Suburban Life Magazine Features Obermayer’s Leslie Spoltore in “Putting Families First”
This article was originally printed in Suburban Life Magazine. See the original article here.
Putting Families First
With the holidays just around the corner, many people are starting to think of upcoming get-togethers with family, decorating the house and the aroma of baked goods filling the air. While the holidays tend to be a time for joy, this time of year conjures feelings of a much darker nature for couples who are contemplating divorce.
“Most family law attorneys would tell you they see a spike in divorce work following the holidays and after summer vacation right around the time the new school year begins,” says Leslie B. Spoltore, a family law attorney who became a partner in Obemayer Rebmann Maxwell & Hippel LLP in September.
Spoltore, who has been practicing family law for 20 years, knew from a young age she wanted to be a lawyer. She remains passionate about helping those who are going through difficult times, especially during the holiday season. She is also enthusiastic about giving back to the community, spending her free time volunteering for local organizations and helping those who may not have the resources they need.
When we spoke with Spoltore, she told us why she’s passionate about family law and volunteering, why interest in divorce tends to spike after the winter holidays, and how she instructs clients to navigate the complex issues that often arise after one spouse tells another, “We need to talk.”
What do you love most about practicing family law?
Whether it is divorce, custody, or guardianship case, what happens in Delaware’s Family Court is important. For some families, these cases represent times of uncertainty and change. Although the court case will end, the family relationships and ties can continue and I think it is important to keep that in mind. I love having the opportunity to help my clients navigate that process, and I try to do it in a positive way.
Why do more couples separate or file for divorce following the holidays?
A recent study by University of Washington Associate sociology Prof. Julie Brines and doctoral candidate Brian Serafini bears out what I have noticed in my practice—there are patterns in the timing of filing for divorce. For example, I see an increase in the number of divorces following the holidays. The holiday season can represent hope and optimism. That optimism can keep some families together hoping for the storybook ending. However, for many people, when the holidays are over and they see that the concerns of the past year are still there, their New Year’s resolution is to file for divorce.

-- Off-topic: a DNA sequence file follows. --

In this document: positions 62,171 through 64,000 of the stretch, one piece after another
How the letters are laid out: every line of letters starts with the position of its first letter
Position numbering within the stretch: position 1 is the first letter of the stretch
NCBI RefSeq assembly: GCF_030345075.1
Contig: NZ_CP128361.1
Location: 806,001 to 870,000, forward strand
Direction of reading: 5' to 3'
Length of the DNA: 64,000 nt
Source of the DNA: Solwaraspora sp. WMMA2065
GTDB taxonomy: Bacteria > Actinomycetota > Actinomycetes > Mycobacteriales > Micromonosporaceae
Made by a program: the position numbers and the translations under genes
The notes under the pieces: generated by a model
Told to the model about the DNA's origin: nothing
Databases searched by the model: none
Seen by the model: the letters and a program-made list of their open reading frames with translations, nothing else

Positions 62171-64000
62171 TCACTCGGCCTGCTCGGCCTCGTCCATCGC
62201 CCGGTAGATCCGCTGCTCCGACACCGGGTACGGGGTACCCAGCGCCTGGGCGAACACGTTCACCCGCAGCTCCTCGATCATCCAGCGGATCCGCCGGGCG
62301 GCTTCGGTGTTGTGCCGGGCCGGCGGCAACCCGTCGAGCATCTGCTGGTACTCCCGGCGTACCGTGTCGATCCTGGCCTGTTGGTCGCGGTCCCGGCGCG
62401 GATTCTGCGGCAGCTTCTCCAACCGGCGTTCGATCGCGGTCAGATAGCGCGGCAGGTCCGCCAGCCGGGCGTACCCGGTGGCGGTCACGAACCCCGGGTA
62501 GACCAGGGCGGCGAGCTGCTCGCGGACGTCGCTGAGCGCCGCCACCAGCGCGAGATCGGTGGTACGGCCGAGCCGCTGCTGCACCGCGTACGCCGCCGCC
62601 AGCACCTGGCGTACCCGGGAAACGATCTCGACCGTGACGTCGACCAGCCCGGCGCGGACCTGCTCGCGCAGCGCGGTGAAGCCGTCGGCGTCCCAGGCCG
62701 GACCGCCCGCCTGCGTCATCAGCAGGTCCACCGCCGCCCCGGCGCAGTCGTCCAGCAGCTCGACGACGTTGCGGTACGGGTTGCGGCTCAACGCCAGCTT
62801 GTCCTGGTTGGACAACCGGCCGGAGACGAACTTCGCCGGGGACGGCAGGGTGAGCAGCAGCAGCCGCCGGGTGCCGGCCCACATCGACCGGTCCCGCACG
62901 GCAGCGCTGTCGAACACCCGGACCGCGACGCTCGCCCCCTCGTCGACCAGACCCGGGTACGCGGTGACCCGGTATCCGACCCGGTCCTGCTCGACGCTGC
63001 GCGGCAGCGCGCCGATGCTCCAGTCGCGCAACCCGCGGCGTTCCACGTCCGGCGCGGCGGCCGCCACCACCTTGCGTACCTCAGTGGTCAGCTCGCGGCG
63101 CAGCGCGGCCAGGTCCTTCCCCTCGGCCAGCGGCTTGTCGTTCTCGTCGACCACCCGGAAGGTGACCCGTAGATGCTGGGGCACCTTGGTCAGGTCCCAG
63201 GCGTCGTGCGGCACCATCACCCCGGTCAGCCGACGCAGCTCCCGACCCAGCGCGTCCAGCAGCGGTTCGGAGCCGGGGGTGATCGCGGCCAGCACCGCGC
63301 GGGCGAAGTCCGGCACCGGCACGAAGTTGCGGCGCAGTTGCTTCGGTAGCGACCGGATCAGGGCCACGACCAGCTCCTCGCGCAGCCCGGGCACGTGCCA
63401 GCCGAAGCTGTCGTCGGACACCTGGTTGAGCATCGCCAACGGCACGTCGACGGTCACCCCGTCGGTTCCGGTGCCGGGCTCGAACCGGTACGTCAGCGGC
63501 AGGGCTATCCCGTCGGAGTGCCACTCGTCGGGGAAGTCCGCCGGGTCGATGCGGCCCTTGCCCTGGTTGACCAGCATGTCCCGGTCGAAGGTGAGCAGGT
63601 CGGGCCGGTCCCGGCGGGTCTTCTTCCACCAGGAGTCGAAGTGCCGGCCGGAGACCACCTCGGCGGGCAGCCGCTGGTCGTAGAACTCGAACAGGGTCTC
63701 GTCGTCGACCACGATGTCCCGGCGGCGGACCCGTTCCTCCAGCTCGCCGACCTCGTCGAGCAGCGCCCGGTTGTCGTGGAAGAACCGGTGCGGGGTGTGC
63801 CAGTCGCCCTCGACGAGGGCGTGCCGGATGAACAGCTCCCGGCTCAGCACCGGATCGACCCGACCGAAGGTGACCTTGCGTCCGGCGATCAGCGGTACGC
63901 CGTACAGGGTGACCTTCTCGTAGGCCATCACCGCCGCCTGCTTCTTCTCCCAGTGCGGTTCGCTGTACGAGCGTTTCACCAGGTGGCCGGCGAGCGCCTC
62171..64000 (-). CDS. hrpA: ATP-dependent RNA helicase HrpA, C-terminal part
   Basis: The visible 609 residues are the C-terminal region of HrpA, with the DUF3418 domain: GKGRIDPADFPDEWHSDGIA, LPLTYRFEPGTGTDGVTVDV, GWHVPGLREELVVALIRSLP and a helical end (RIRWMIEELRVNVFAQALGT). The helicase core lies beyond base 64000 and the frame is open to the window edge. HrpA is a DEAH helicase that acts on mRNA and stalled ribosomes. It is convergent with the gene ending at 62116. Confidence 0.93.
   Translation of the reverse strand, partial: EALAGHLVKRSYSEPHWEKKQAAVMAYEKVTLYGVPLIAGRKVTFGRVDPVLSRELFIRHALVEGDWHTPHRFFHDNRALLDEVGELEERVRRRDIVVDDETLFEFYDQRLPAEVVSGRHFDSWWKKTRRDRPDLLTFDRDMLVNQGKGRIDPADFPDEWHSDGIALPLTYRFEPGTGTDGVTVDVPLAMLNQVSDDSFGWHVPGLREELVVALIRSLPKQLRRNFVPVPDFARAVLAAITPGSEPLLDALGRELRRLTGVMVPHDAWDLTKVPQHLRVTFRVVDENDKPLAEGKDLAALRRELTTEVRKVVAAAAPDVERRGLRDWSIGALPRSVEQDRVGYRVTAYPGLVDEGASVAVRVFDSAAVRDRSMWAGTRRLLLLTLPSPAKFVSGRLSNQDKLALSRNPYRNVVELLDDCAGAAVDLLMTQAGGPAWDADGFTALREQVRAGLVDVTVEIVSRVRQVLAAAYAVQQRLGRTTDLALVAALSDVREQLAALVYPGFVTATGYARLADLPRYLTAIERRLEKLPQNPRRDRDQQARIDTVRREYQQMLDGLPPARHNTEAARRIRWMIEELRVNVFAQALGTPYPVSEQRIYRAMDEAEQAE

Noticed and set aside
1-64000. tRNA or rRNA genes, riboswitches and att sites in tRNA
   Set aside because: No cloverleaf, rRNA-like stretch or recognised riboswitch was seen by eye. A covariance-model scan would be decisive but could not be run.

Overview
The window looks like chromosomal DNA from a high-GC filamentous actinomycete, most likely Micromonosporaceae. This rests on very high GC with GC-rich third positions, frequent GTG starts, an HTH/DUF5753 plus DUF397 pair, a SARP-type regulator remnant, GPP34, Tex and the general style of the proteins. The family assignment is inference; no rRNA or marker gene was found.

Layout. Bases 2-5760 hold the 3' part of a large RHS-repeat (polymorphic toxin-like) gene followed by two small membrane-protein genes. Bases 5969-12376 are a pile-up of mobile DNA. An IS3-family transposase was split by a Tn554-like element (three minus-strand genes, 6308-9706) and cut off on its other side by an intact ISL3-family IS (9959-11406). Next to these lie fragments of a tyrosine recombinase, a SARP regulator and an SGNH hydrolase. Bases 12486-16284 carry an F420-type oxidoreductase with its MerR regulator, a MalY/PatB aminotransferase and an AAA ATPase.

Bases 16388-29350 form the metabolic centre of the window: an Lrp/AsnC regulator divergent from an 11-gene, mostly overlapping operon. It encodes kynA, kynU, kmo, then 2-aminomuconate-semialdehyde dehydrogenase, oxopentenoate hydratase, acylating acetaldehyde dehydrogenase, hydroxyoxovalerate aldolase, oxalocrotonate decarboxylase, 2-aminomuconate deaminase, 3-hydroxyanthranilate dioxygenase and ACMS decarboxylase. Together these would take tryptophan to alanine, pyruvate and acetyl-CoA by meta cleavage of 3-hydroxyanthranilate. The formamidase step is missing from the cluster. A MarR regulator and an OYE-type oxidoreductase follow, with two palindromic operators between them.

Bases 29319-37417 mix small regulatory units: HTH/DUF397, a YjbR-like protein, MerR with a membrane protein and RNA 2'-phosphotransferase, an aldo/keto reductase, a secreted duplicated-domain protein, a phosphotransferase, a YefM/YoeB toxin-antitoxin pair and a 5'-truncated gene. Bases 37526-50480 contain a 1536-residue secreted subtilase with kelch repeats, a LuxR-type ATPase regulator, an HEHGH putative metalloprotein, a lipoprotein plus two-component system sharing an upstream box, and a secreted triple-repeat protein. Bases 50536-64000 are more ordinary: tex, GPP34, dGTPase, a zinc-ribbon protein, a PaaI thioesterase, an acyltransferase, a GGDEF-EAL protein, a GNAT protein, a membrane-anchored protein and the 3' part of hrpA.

What are some of the potential issues regarding custody for either spouse that can arise during the holiday season?
When parents do not reside together, the holiday season can bring additional tension and stress. For some families, disputes can arise over the contact or visitation schedule during the holiday season. This can be particularly true if holiday plans involve travel. Other potential issues can arise regarding holiday gifts. Sometimes the disputes focus on who bought the “it” gift that year for their child. Or, a dispute may relate to whether a particular gift is appropriate for their child. In other families, issues may arise with regard to the number or expenses of the gifts, with one parent feeling that the other is trying to buy a child’s affection.
Having an order that says which parent gets to spend this holiday with their kids on certain days sounds easier said than done. How do you help couples get through this?
Planning and perspective are invaluable during the holiday season. If parents have a contact order, they should review it sooner rather than later to make sure they understand the terms. Whether there is an order in place or not, it is helpful to work on a holiday plan early. That way if either, or both, parents want or need to make special arrangements that conversation can take place sooner rather than later. Another key is perspective. The holiday season is magical for children so it can be helpful to focus on the positive and on their fun. For example, rather than focusing on what isn’t possible under a holiday schedule, focus on the positive. It can be a great time to choose and start new traditions that make the holiday season special.
When is a good time for parents to sit down with their children? Also, do you suggest they look into counseling, if needed?
Counseling can be invaluable as much for the parents as it is for the child. It can be hard for parents to know when and how to talk with their children about something as difficult as divorce. If parents are speaking with a counselor ahead of time, the counselor can help parents structure the conversation and determine how open to be with their child. The conversation should be different depending on the age and maturity of the child. And, the counselor can help parents to make sure they are emotionally prepared for the conversation so they are in a better position to focus on their child’s needs.
You make a point of giving back to the community. You have volunteered your time at numerous organizations, including the Delaware Volunteer Legal Services, Delaware’s Office of the Child Advocate and the Delaware Futures High School Mock Trial Team. Why is giving back so important to you?
I really enjoy volunteering. As I mentioned before, what I love most about family law is the opportunity to help children and families, and that includes families that may not be able to afford legal representation. Volunteering through these organizations gives me the opportunity to help those in need, by doing something I am incredibly passionate about. And, volunteering to work with youth in Delaware, like the students in Delaware Futures, is always fun!